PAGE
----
12 Must-Read Books of October – Chicago Review of Books


Spooky season is officially here, and you could say it’s downright scary how many exciting books are arriving in October. From triumphant returns from today’s biggest literary stars to exciting debuts, there’s something for everyone this month. 

Whether you’re looking for an enjoyable fright or want to get lost in a book as the weather begins to chill, our team is ready to recommend your next book:

The Passenger
By Cormac McCarthy
Knopf

Cormac McCarthy fans rejoice, because the Pulitzer Prize-winning author is back with his first novel since The Road in 2006. The Passenger is the first volume of a two-part series, which follows salvage diver Bobby Western who discovers a sunken jet with nine bodies still buckled in their seats. What’s missing however is the pilot’s flight bag, the plane’s black box, and the tenth passenger. This gripping mystery is sure to satisfy readers of one of our most acclaimed living authors. 

Dialect of Distant Harbors
By Dipika Mukherjee
CavanKerry Press

We’re thrilled to welcome Chicagoan Dipika Mukherjee’s new poetry collection Dialect of Distant Harbors into the world. Mukherjee’s work is kaleidoscopic in its scope and emotion, a thoughtful examination of migration, belonging, and recovery in a profoundly racist world that leaves room for the full range of emotions associated with resilience. Alternating between wonder, love, and at times even rage, Dialect of Distant Harbors is a remarkable achievement in making sense of our modern world through verse. 

Our Missing Hearts
By Celeste Ng
Penguin Press

Celeste Ng brings her mastery of social commentary and deeply-felt characterization to her new dystopian novel Our Missing Hearts. Following years of economic instability and violence, the United States has passed laws written to preserve “American culture,” which curtails free speech and allows authorities to relocate children of Asian origin. In an era in which books are being banned and our most foundational civil liberties are under threat, Ng’s work is a critical tale on the power of art in the fight for autonomy.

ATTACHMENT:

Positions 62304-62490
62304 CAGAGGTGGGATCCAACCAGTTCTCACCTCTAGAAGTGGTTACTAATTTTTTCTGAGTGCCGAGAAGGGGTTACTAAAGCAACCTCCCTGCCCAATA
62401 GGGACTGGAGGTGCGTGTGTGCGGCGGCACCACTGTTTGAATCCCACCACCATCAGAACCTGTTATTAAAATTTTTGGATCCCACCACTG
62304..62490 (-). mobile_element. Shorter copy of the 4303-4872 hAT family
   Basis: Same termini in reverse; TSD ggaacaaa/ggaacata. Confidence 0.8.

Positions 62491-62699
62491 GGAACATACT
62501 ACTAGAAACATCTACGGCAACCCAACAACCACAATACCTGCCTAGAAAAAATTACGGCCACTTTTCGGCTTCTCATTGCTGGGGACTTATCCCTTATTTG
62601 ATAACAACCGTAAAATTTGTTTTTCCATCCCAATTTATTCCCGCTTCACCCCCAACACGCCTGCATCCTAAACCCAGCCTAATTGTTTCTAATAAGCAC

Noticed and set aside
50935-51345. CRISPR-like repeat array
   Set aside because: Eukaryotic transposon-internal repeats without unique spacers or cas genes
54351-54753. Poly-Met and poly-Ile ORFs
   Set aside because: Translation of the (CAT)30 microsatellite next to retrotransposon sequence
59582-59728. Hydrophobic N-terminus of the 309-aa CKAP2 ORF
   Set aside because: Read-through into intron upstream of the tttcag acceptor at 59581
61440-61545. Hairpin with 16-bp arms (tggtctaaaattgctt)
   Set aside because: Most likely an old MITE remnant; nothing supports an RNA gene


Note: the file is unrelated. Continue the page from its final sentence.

Jackal
By Erin E. Adams
Bantam

Jackal is the perfect spine-chilling read for the Halloween season. In Erin E. Adams’s debut, Liz reluctantly returns to her predominantly white town of Johnstown, Pennsylvania, for a wedding. But after a young girl disappears on the big day, she begins to see a terrifying pattern: young Black girls have been going missing in the surrounding woods for years. This dark mystery will stick with you for long after you read it.

Savor: A Chef’s Hunger for More
By Fatima Ali with Tarajia Morrell
Ballantine Books

Looking for a delicious and cathartic read this fall? Savor is a triumphant memoir about the incredibly talented chef and former Top Chef contestant Fatima Ali, who passed away in 2019 after being diagnosed with a rare form of bone cancer. Including writing from Fatima herself and contributions from her mother Farezah and collaborator Tarajia Morrell, this heart wrenching read serves as a more than fitting tribute to an unforgettable culinary star.

Lech
By Sara Lippman
Tortoise Books